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Typology of peripheral sub-regions in the European Union

Jacek Soltys

ERSA conference papers from European Regional Science Association

Abstract: A common phenomenon of development is the big difference in its levels, especially between metropolitan areas and other areas, called peripheries. There are also big differences in opportunities for development, including the location of new investment. Peripheral areas are characterized by features such as: high unemployment, relatively impoverished populations, and low territorial accessibility. A lack of development factors is the cause of low productivity. These realities become barriers to development. To overcome these barriers external policy interventions are needed as a part of the regional policy. This policy should be tailored to the areas' specific needs. Peripheral areas are also very different. The typology has been applied by the author to recognize this diversity. It is a preparation for a wider research project on the development of policies supporting peripheral areas. European Union's NUTS 3 level regions are the subject of research, which meet the following criteria at the same time: gross domestic product (GDP) per capita below 75% of the EU average and the lack of metropolitan areas and large cities. The first stage of the research is to establish a list of attributes and variables. There are following variables: - gross domestic product per capita, - employment structure by sector (agriculture and fishing, industry, market services and non-market services), - number of tourist bed-places per a thousand of inhabitants (for measuring the level of tourism development), - unemployment rate, - population of the biggest settlement node. The second stage of research is performing a statistical analysis, including multivariate calculations to check the correlations between the data, and to select the final set of indicators which will be used for the typology. The third stage of research is preparing a typology of sub-regions, using the k-means algorithm. The last part of the article is the interpretation of the results, the characteristics of each type and formulation of preliminary proposals for regional policy, and research concerning them.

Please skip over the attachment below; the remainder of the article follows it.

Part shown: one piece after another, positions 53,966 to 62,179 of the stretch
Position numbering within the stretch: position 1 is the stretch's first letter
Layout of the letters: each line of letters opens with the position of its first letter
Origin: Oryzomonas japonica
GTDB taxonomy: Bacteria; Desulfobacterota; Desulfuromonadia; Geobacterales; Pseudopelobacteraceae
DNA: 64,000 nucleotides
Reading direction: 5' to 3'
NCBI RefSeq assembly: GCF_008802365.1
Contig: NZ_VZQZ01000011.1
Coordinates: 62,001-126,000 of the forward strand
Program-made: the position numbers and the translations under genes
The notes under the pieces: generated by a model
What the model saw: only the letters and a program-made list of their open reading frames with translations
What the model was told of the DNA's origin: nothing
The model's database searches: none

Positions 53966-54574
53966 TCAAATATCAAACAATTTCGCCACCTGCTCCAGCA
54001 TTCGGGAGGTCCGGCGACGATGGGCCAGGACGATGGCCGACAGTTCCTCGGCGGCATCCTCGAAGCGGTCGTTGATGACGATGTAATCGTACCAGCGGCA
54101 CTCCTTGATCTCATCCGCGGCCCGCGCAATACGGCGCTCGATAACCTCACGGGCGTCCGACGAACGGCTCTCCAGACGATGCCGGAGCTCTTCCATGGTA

Keywords: peripheral areas; regional policy; sub-regions; typology. (search for similar items in EconPapers)
JEL-codes: R11 R23 R58 (search for similar items in EconPapers)
Date: 2014-11
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